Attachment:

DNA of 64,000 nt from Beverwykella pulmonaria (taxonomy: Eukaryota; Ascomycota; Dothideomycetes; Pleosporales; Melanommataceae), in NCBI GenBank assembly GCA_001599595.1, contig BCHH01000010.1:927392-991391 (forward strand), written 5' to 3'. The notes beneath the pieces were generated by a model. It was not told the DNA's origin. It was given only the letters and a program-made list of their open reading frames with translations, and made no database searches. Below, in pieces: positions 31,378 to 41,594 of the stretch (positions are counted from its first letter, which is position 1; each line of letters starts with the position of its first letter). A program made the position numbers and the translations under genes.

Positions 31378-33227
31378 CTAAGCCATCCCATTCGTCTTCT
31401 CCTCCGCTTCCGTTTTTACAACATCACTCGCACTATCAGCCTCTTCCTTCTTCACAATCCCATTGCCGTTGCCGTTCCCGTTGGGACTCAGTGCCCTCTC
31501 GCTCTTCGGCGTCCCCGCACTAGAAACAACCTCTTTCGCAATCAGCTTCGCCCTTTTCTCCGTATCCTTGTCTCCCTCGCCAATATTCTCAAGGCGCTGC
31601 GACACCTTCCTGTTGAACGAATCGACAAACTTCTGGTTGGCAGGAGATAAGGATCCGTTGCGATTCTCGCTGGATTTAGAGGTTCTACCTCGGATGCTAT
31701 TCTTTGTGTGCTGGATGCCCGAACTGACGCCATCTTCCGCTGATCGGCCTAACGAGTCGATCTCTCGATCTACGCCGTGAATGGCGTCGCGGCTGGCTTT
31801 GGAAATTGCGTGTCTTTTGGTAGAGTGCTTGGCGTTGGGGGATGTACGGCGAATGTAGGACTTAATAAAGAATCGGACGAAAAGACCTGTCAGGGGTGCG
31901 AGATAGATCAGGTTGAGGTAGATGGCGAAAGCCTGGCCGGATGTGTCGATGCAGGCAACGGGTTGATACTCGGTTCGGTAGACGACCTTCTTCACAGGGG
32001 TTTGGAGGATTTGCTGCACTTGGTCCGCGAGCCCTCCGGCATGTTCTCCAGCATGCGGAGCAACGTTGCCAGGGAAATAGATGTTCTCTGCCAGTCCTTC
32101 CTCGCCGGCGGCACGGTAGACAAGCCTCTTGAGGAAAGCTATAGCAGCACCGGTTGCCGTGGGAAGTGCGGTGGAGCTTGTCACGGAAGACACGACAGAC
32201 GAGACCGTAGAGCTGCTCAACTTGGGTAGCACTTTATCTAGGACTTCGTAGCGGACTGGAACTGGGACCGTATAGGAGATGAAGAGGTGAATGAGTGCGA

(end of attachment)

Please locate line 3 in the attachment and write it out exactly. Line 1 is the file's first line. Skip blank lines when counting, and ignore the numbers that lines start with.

31378 CTAAGCCATCCCATTCGTCTTCT